So, this Labor Day morning has not gone as I expected. I woke up to the sound -- so I thought -- of someone showering in the hall bathroom. I didn't have to get up right away, so I was still relaxing in bed when one of our children came in. She told me that the upstairs bathroom toilet was overflowing and that the floor was soaked. That sounded bad.
I realized it was worse when I walked downstairs and saw torrents of water running through the ceiling into our kitchen. But, as they say, wait... there's more.
The basement also had water flowing into it from its ceiling.
We've taken a first pass at cleaning up and are waiting for a service company to come out to help with the damage as I type this post. I'm not writing this up for sympathy (though I'd certainly accept any sent my way) but because in considering this morning I realized it provides a valuable lesson for writers. See what I mean, past the jump...
As fiction writers, we put a lot of obstacles in our characters' way. I think there's a tendency, though, to have those obstacles relate directly to the main thrust of the story or characters. Sometimes we can complicate our characters' lives even further by forcing them to deal with the unexpected.
Imagine a police detective investigating a crime. She gets a call from home saying that, oh, I don't know... a toilet has overflowed and there's a rainstorm in her kitchen. She hurries home and deals with the mess. While she's showering after cleaning up, she misses a phone call. It's from an informant she'd been trying to track down. She gets his voice mail, which is vague. Before they can connect back up, someone kills the informant.
Your character's day has just gone from bad to worse to even worse, right? Not only does it allow you an extra plot twist, but it increases the mental strain the character is under. She can continue to have to deal with repair crews throughout the rest of your story, forcing her to split her energies. One more benefit of this: it can give your readers something extra to relate to about your characters. They may never have had to try to find a serial killer or bank robber, but plenty of people have had to deal with a plumbing crisis.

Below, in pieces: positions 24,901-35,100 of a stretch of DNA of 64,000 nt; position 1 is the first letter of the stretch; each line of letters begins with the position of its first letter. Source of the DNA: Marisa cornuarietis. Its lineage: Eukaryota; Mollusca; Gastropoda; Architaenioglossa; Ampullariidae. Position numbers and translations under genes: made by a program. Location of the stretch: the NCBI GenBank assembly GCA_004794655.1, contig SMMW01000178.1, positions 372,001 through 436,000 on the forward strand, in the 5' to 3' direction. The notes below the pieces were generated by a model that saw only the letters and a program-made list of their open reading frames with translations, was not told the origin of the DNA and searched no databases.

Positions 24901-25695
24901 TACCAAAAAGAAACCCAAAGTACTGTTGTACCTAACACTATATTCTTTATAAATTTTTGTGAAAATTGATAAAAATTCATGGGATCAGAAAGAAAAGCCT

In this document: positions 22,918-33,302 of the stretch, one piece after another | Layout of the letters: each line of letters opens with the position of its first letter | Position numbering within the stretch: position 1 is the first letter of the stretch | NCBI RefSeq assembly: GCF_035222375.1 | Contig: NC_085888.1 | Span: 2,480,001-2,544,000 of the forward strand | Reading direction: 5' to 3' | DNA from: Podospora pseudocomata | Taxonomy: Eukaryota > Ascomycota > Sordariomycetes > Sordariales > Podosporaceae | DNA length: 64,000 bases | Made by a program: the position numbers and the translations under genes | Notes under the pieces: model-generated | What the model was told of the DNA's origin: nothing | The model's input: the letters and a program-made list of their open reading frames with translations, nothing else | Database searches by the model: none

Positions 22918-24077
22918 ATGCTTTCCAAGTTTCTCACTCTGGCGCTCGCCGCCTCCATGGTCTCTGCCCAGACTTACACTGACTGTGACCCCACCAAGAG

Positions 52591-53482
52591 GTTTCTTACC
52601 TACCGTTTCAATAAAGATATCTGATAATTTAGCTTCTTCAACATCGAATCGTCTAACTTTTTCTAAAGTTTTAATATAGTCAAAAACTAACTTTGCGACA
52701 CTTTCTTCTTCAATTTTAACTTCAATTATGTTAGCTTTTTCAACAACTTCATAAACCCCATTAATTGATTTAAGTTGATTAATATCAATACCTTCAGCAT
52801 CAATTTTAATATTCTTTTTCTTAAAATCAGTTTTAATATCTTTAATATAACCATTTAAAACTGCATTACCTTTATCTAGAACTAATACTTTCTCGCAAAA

There are other types of disasters you could throw at characters by surprise. Maybe you have a research team rushing to find a cure for a disease. They're based on the outskirts of Kansas City. A tornado rips through, forcing them to stop their work and killing power to their building. Now they have to race to secure important biological materials before the generator dies.
Like any technique, it's possible to overdo this or do it poorly. I'd probably avoid giving characters more than one major random setback in a story, or else readers might start to feel like they're seeing your hand directing the action against the characters. And if your climax depends on such a random event it could feel like a deus ex machina type of device to readers.
Life doesn't always go where we expect it to. Adding a bit of the unexpected to your characters' lives can enhance your stories.